Our hire trip proved that not only could we survive in a short-wheelbase, more compact ‘van, we could also very much enjoy it., too. It left us with firm preferences for the conversion itself: cupboard space, folding-table mechanisms, sink layout and more were noted and critiqued and the bed style and lighting rated for our project.
It was also clear from the outset that although a high-top is undeniably a luxury, it was off the cards in an everyday runabout. I needed to be able to slip into height-restricted car parks and keep my miles per gallon figures somewhere above that of a North Sea ferry.
We found that Isla Bisset, director of Caledonian Campers, knows all this well and has long made its VW Transporter conversions available as a ‘try before you buy’ option. Come in, borrow a vehicle for a few days (with a security deposit) and use the experience to help witth your decision-making.
When asked how people react to the test drives, I was surprised by her reply. “people generally return, sometimes after only half an hour and just hand their bank card over. ‘Just give me one of those,’ is usually their response when they come back. The drive validates a decision they have probably already made.”
That is great, and it’s likely all they wanted to confirm was how manageable the ‘van would be. Half an hour through town would convince anyone these ‘vans are a doddle, and, to many, that would be enough to take the leap. But don’t forget it is also a great opportunity to stop and at least go through the motions of living in a ‘van – especially if the campervan life is new to you.
Living in a campervan
Set it up for making dinner or even just a cuppa; turn the front seats and check out the space you have. Does it make sense to you? Imagine where you would put your usual volume of luggage – is there enough cupboard space? You don’t want to be knee-deep in holdalls when you stop to brew up or change for a walk. Then fold out the bed, have a lie down and see how it feels. This might seem a bit odd in your local superstore car park, but hopefully the windows are tinted!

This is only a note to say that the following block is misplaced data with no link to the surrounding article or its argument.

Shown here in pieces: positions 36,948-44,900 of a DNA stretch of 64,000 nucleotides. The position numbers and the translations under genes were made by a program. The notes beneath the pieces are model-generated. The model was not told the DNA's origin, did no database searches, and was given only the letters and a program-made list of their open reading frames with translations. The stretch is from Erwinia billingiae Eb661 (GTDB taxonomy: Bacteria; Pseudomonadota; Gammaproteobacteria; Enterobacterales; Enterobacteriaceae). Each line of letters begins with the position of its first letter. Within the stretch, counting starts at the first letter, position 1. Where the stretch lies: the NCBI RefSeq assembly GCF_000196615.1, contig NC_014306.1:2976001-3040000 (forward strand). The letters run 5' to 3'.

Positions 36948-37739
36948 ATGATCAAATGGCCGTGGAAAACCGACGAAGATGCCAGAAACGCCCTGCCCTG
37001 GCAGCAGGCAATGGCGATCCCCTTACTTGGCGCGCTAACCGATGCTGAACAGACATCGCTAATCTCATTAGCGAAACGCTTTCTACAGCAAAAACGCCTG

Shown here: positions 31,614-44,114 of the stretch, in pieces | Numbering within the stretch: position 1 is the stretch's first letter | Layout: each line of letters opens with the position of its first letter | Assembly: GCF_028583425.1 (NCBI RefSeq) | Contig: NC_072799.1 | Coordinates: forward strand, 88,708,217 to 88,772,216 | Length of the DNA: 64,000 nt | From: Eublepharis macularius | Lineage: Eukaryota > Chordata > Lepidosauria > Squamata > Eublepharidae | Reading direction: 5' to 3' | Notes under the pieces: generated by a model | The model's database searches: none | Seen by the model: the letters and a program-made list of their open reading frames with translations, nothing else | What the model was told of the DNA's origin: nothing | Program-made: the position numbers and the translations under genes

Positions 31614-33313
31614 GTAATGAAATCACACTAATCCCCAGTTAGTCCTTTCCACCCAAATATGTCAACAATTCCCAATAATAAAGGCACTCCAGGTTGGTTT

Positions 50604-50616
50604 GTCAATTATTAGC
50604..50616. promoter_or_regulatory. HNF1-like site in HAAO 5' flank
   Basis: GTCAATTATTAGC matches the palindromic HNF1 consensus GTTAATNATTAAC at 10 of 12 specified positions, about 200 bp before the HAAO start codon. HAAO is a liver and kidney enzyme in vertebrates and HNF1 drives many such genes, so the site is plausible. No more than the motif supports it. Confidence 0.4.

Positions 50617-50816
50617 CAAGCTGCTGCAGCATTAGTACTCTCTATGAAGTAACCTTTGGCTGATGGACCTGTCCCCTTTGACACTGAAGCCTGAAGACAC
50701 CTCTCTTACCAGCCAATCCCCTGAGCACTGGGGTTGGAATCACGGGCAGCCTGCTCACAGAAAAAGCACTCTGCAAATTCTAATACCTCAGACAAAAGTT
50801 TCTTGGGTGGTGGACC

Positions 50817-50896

Now imagine it all again when you’re returning to the camper sopping wet and chilly – where would you dry gear? Or the dog?
The test drive is also a chance to assess the work of the conversion company, so make sure you poke into all the corners, and check the materials and fit of the cabinetwork . Switch on the lights, open the fridge and try the stove.
My first camper was on a short-wheelbase VW Transporter, which I converted myself, with a converter fitting the roof and windows – it takes a confident man to take a grinder to his brand new van – and after that, I was hooked.
This time around, with less time to invest in the project, I bought another VW Transporter panel van and handed it over to Caledonian Campers to deal with the whole gluey, grindery bit – but that’s a story for Part Two!
If you liked this… READ THESE:
How to choose a base van – Part Two
The pros and cons of owning a classic campervan
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Our hire trip proved that not only could we survive in a short-wheelbase, more compact 'van, we could also very much enjoy it., too